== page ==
living without electricity...2.


the storm came saturday night.  heavy wet snow on a cold fall night falling on leaf-laden trees.  the trees could not stand the weight-- they went down and took the power lines with them.  sunday morning the town was largely impassable by car.  tree branches and some whole trees-- roots pulled out of the ground-- were across the roads, wrapped in power lines.  no one downtown had power.  all of the shops were closed-- people wandered around on the sunny morning looking for coffee and checking out the damage.

at first, none of the shops were open.  without power we had no heat, no lights, but also no phones, no internet, no ability to process credit or debit cards through our handy machines, no ability to open our cash registers.  my shop was relatively warm-- it was a warm sunny morning and the sun was streaming in my windows.  i debated opening.  i went for early tea at a friend's house (she had a camp stove on her deck!) as i thought about what to do.  i heard that 'hastings'-- our stationary store which has been open every day for more than a hundred years-- was open-- dark, no power, but open.   i decided that people had more important things to think about on this morning than housewares-- so we did not open.

not that long ago none of us had electricity.  shops had gas lights, or lanterns, or no lights at all.  shopkeepers did a lot more math in their heads, or on paper.  people carried a lot more cash-- or checks, or had accounts at local businesses so that they were able to buy what they needed.  i thought about my little town a hundred years ago and decided that there probably wasn't electricity in all these shops then-- and i imagined what a morning like this one-- a beautiful, sunny morning after a huge storm-- would have been like then.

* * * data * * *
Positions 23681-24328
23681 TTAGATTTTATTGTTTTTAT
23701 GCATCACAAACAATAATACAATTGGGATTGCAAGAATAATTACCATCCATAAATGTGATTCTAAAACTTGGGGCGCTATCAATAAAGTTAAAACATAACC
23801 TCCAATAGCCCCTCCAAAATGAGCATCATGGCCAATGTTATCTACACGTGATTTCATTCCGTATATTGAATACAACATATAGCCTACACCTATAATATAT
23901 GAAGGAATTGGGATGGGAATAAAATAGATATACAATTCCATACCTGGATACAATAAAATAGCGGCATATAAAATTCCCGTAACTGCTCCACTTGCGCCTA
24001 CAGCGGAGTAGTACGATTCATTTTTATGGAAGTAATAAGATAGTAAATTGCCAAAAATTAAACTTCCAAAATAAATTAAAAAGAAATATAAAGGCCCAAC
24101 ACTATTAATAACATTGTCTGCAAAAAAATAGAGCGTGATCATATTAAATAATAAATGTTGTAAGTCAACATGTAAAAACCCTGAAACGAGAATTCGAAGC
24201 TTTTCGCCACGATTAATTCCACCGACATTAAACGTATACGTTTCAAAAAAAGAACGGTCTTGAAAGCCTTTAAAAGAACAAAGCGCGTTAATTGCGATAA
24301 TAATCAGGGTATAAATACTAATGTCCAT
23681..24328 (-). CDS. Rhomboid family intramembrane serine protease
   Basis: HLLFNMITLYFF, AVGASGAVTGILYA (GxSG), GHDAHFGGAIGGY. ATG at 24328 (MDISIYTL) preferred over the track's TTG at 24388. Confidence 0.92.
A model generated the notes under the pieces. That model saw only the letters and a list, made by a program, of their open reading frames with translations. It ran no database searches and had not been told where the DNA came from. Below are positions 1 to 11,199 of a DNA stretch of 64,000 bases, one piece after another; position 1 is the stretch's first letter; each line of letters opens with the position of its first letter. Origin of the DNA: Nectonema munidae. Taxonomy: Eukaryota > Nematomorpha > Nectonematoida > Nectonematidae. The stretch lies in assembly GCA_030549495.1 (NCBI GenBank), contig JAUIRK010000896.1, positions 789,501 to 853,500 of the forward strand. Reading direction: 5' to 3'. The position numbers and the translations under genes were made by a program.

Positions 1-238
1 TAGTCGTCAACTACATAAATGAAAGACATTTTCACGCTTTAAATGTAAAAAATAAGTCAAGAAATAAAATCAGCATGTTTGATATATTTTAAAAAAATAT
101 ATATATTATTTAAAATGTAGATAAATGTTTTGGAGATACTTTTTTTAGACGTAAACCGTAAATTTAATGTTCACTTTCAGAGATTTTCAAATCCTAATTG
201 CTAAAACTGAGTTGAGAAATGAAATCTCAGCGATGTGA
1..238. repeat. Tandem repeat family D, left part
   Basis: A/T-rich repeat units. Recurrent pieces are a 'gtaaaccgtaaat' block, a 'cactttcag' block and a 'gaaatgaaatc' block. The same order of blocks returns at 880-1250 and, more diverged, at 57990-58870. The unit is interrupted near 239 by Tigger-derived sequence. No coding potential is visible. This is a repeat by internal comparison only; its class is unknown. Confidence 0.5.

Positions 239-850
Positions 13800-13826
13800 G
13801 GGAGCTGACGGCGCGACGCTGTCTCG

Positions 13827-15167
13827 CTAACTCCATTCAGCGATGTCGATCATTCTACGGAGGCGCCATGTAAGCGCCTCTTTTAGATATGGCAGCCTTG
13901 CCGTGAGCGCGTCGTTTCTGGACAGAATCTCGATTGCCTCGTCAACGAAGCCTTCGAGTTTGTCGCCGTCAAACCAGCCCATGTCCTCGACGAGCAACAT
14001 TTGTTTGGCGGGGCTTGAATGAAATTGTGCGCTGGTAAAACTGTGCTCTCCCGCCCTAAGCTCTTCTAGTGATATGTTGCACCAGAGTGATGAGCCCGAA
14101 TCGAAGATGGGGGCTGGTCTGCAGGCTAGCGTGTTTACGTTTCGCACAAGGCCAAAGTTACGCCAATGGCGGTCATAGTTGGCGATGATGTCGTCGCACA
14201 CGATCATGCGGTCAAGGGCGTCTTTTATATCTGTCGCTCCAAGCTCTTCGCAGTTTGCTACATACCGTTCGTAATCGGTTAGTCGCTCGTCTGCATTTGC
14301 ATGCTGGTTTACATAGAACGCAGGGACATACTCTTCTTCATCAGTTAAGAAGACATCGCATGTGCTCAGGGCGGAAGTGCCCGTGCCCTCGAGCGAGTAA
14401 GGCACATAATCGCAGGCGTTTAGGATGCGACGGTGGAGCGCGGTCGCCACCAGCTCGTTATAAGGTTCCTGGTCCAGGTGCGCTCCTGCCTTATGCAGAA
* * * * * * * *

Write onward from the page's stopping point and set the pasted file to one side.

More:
a hundred years ago all those people out, wandering through town and wondering at the devastation, would have been stopping in my shop-- i would have been serving coffee that i had made on my wood-burning cookstove in the back of the shop.  we would exchange news of which roads were impassable, which houses had sustained the most damage, which families would need the most help.  someone might well have picked up the sheets they had ordered the month before.   business and life would have continued much as usual-- with some extra time and effort put towards moving tree branches and cutting up wood-- by hand, of course, or with the help of horses or mules.

of course i came through all of this thinking that we are too dependent on all this power...

-mary-moore.

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